One of the most-quoted bits from Ryan Pace is the notion that he wants to have long-term success built through the draft. He told Brad Biggs: "Our goal from the start is to have a team that is built for sustainable success. To do that, we must be calculated in free agency and string together successful drafts” (emphasis mine). That sounds really good. It sounds smart. It is also, ultimately, the same as admitting that he is depending on luck. In order to explain why, though, I want to change topics.
Nobody is good at tic tac toe. It is possible to be bad at tic tac toe, but after certain minimum skill levels are reached, the game itself almost always ends in a tie. Why? Because the moves available are known to most people, and there’s only so many ways to manipulate the choices. When the NFL draft is studied from any sort of distance, it becomes a game of tic tac toe.
Neil Paine, writing for the statistical analysis site fivethirtyeight explains simply “No Team Can Beat the Draft.” In 2014, he examined how draft pick success corresponded to expected value, and then concluded that while there were occasional outliers, on a whole teams fell in line remarkably well with one another. NFL teams do not beat the draft on a per-pick basis. Paine explains that “because of all of the effort and examination being poured into these predictions, the draft is a robust market that, in the aggregate, does a good job of sorting prospects from top to bottom. Yet despite so many people trying to ‘beat the market,’ no single actor can do it consistently. Abnormal returns are likely due to luck, not skill.”
Paine is not alone in making this claim. A year earlier, Chase Stuart examined every draft from 1970 to 2007 and found that: “there appears to be no real evidence that picking winners in the draft is a repeatable skill”. He uses the example of the 1970s Bears to illustrate his basic point: “The 1975 Bears had one of the most amazing draft classes in history…But guess what? In 1976 and 1977, the Bears were below average.”
There is an explanation for why some teams or GMs seem to be better than others, and it has to do with luck and with perception. Imagine that thirty people flipped coins and tried to call correctly whether the coin was going to land on heads or tails. Someone would have a better streak than everyone else, and someone would have a worse streak, too. However, very few people would claim that skill was involved. Instead, the outliers would simply be the people who got luckier than others.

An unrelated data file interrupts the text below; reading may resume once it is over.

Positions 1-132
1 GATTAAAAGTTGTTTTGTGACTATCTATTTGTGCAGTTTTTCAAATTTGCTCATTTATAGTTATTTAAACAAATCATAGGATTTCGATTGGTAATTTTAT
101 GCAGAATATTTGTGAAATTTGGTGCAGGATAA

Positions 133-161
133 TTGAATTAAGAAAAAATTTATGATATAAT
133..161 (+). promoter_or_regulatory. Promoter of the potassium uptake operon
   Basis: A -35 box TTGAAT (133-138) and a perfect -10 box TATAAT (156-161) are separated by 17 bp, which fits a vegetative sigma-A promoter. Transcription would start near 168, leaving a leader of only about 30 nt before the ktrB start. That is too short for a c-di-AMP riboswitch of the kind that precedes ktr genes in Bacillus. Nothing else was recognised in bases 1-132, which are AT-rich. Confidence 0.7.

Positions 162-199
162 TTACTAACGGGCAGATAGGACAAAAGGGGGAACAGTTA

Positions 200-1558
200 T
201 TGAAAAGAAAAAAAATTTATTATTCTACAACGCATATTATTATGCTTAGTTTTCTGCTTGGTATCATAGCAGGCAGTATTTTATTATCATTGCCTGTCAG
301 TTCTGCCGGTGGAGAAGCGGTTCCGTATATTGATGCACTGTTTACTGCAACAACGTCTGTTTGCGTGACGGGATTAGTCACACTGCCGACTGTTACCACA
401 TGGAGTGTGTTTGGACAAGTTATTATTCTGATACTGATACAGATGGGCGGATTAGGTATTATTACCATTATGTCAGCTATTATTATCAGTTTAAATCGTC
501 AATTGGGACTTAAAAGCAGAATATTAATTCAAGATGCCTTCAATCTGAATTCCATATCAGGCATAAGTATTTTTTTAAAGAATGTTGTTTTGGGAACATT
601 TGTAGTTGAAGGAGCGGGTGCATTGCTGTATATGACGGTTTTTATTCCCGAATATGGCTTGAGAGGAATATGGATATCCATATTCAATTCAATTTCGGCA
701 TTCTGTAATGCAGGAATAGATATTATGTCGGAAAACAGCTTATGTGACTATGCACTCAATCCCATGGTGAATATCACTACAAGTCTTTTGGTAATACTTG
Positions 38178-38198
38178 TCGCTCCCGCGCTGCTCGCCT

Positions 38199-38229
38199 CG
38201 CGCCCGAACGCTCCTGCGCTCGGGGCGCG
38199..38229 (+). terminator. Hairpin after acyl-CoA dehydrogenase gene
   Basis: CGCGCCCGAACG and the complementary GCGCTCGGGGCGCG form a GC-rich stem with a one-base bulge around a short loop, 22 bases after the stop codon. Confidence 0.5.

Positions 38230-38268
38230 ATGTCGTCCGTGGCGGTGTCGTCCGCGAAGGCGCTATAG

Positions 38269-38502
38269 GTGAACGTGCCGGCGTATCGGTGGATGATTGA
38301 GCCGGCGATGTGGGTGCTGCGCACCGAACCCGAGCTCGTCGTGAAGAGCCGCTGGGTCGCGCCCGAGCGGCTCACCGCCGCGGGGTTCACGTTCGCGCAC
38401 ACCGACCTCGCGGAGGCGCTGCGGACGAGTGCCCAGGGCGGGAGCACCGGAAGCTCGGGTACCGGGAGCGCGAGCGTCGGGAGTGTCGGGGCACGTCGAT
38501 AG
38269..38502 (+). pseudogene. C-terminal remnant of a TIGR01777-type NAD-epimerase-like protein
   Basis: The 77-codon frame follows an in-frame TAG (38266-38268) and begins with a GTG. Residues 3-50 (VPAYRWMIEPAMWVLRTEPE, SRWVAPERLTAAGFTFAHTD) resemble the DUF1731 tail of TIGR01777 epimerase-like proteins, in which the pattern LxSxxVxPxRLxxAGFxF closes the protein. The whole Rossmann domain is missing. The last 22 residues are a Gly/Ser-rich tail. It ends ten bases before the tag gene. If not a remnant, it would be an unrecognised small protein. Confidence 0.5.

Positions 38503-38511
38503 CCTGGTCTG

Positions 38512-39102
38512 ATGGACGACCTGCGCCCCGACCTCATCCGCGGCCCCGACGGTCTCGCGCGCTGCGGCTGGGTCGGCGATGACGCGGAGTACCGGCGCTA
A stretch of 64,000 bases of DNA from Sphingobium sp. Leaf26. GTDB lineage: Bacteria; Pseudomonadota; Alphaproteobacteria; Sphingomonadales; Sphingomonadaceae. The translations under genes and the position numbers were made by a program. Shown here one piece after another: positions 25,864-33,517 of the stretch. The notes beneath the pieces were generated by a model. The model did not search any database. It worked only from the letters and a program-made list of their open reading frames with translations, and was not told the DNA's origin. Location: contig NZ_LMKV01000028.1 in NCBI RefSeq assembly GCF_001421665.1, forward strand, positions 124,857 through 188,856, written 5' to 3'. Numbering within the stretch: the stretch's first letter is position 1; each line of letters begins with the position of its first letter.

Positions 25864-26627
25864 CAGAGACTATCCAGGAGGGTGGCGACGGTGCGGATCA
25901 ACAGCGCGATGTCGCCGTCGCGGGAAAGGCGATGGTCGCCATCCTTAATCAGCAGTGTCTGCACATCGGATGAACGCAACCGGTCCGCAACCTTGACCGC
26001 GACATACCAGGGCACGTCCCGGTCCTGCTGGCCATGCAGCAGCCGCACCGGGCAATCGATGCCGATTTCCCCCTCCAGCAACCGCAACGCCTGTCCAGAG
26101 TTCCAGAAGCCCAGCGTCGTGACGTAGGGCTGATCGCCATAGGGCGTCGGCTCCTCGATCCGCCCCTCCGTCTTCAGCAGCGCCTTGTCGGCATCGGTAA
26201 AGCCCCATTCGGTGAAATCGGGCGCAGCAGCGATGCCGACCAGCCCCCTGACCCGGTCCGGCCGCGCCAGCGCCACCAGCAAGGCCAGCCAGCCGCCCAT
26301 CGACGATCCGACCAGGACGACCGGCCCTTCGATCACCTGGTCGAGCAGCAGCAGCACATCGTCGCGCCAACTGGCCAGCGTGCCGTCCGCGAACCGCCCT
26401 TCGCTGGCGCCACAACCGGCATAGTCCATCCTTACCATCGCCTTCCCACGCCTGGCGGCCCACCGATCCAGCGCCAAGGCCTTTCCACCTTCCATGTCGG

Other researchers of various kinds consistently find the same results: Sports + Numbers agrees, and even management journals dedicated to understanding the application of scientific methodology to economics find the same outcomes—once front offices reach a certain level of competence, it becomes tic tac toe. It’s possible to lose, but barring one exception, it requires another team stumbling to win. That exception, of course, is being able to draft more often. If all GMs tend to break even on a per-pick basis, then the only real way to get ahead is to pick up extra selections.
All of this comes back to one conclusion, supported by independent research across multiple fields: only by accumulating extra draft picks and by succeeding after the draft—in player development, in free agency, and in coaching—can a team actually gain an advantage. It is possible to lose the draft, but anything more comes down to luck.